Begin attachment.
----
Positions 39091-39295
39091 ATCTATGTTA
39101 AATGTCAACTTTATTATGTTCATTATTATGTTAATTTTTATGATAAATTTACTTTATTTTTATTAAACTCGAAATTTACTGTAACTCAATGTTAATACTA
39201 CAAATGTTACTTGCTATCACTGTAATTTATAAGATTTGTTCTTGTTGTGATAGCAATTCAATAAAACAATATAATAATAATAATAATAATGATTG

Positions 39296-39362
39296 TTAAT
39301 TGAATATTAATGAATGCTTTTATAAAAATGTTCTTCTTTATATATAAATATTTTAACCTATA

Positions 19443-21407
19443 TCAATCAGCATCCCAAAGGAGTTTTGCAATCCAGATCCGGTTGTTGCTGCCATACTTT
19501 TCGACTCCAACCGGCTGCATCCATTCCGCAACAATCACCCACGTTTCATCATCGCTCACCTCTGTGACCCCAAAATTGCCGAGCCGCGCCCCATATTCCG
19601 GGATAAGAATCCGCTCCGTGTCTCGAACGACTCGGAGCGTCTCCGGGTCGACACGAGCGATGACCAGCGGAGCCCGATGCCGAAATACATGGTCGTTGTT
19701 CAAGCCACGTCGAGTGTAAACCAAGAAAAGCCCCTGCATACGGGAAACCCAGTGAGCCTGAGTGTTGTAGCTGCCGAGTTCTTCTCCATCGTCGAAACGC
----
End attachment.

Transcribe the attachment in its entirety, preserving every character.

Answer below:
Positions 39091-39295
39091 ATCTATGTTA
39101 AATGTCAACTTTATTATGTTCATTATTATGTTAATTTTTATGATAAATTTACTTTATTTTTATTAAACTCGAAATTTACTGTAACTCAATGTTAATACTA
39201 CAAATGTTACTTGCTATCACTGTAATTTATAAGATTTGTTCTTGTTGTGATAGCAATTCAATAAAACAATATAATAATAATAATAATAATGATTG

Positions 39296-39362
39296 TTAAT
39301 TGAATATTAATGAATGCTTTTATAAAAATGTTCTTCTTTATATATAAATATTTTAACCTATA

Positions 19443-21407
19443 TCAATCAGCATCCCAAAGGAGTTTTGCAATCCAGATCCGGTTGTTGCTGCCATACTTT
19501 TCGACTCCAACCGGCTGCATCCATTCCGCAACAATCACCCACGTTTCATCATCGCTCACCTCTGTGACCCCAAAATTGCCGAGCCGCGCCCCATATTCCG
19601 GGATAAGAATCCGCTCCGTGTCTCGAACGACTCGGAGCGTCTCCGGGTCGACACGAGCGATGACCAGCGGAGCCCGATGCCGAAATACATGGTCGTTGTT
19701 CAAGCCACGTCGAGTGTAAACCAAGAAAAGCCCCTGCATACGGGAAACCCAGTGAGCCTGAGTGTTGTAGCTGCCGAGTTCTTCTCCATCGTCGAAACGC